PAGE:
EUROPE - Luxemburg and Ireland have “an edge” with double taxation treaties, the legislation for pensions investment pooling vehicles, according to a leading pension consultant.
Peter Scherkamp, who used head the Siemens pension trust and now runs his own firm, told IPE: “If you mean a vehicle which comprises the liability side and asset side, I think we are pretty far away.”
He said that a lot of ‘homework’ would be needed to achieve the idea of a pan-European pension fund as a common promise to all workers.
“If you mean something like pooling, we are pretty close,” he argued, adding: “There are good opportunities and possibilities to pool the assets from different European countries and several companies are doing this more or less efficiently.”
The ‘big trick’ for companies was to be tax efficient, with several companies already having conducted studies on the subject. “I believe Luxemburg and Ireland have an edge with double taxation treaties,” he said.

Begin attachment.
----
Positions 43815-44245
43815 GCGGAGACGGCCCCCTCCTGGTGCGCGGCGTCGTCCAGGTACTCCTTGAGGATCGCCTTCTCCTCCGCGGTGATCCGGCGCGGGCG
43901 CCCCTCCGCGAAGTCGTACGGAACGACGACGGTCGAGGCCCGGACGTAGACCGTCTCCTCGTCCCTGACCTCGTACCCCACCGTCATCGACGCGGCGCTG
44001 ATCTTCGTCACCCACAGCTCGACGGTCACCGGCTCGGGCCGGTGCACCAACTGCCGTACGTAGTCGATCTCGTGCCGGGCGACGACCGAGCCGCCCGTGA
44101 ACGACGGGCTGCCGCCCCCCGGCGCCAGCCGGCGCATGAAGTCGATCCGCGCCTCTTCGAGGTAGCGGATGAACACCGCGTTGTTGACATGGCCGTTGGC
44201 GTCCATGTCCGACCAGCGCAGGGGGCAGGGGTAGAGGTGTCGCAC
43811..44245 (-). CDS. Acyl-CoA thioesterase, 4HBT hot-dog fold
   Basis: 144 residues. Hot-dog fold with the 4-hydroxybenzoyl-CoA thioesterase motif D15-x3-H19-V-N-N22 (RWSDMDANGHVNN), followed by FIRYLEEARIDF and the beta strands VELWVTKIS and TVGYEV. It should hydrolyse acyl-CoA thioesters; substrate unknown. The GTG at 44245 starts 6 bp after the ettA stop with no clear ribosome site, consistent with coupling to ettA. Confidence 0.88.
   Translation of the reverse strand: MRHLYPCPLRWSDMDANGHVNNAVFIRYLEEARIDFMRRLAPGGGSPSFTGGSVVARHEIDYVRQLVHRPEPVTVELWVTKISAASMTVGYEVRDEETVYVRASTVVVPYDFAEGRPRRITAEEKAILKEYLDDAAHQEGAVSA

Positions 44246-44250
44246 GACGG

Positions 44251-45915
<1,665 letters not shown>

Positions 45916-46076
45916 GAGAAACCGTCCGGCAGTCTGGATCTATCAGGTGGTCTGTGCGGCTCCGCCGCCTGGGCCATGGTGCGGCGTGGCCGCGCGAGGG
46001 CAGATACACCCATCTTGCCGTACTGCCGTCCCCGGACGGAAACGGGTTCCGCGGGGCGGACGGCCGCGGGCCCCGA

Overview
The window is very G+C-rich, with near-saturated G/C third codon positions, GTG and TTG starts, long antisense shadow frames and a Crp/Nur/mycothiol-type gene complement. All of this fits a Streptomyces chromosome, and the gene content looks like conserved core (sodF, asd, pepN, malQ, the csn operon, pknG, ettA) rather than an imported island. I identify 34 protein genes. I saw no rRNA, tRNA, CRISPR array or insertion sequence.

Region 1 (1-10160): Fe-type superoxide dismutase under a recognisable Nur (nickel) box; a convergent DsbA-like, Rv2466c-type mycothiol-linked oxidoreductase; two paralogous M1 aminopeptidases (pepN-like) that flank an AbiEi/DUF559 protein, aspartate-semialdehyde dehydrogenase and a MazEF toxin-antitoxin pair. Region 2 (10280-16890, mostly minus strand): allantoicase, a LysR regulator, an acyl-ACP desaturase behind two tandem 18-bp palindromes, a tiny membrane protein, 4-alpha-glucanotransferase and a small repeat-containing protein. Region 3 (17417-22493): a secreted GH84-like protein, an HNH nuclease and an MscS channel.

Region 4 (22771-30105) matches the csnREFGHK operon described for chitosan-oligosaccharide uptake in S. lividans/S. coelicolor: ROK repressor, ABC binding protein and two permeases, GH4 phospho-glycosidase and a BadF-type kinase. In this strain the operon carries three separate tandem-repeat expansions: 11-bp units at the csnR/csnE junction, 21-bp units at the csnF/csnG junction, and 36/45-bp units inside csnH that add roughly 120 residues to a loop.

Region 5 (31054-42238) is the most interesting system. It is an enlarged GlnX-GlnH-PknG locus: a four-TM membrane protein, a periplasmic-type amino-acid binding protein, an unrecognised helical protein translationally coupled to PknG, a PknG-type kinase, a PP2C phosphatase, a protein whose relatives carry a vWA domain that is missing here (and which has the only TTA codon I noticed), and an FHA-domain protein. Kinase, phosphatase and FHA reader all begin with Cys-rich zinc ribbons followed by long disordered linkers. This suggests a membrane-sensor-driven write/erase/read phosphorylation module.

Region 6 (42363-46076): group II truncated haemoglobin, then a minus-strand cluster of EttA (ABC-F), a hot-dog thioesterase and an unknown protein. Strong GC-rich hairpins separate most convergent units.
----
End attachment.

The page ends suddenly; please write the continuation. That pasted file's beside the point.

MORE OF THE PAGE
Small companies were generally more flexible about adapting in tax terms. “Pooling assets is not a big trick but doing it effectively and tax-effectively is a challenge still.”
Last year, Ireland launched a tax transparent vehicle, CCF or common contractual fund, designed to lure the pension business of multinationals away from Luxembourg’s FCP, fond commun de placement.
Both vehicles aim at catering for multinationals’ pension plans.
CCF promoters say that by pooling pension fund asset through such tax transparent pension vehicles, multinationals that operate pension funds across different jurisdictions, save in investment management costs, custody audit and taxation.
Multinationals going for CCFs would not be subject to Irish tax, while an annual tax on the net asset value is imposed on FCP, widely accepted as tax transparent vehicles in continental Europe.
Another feature of the common contractual funds is their lack of corporate entity and legal personality.
Last month computer giant IBM said it was likely to become one of the first multinational companies to use a CCF.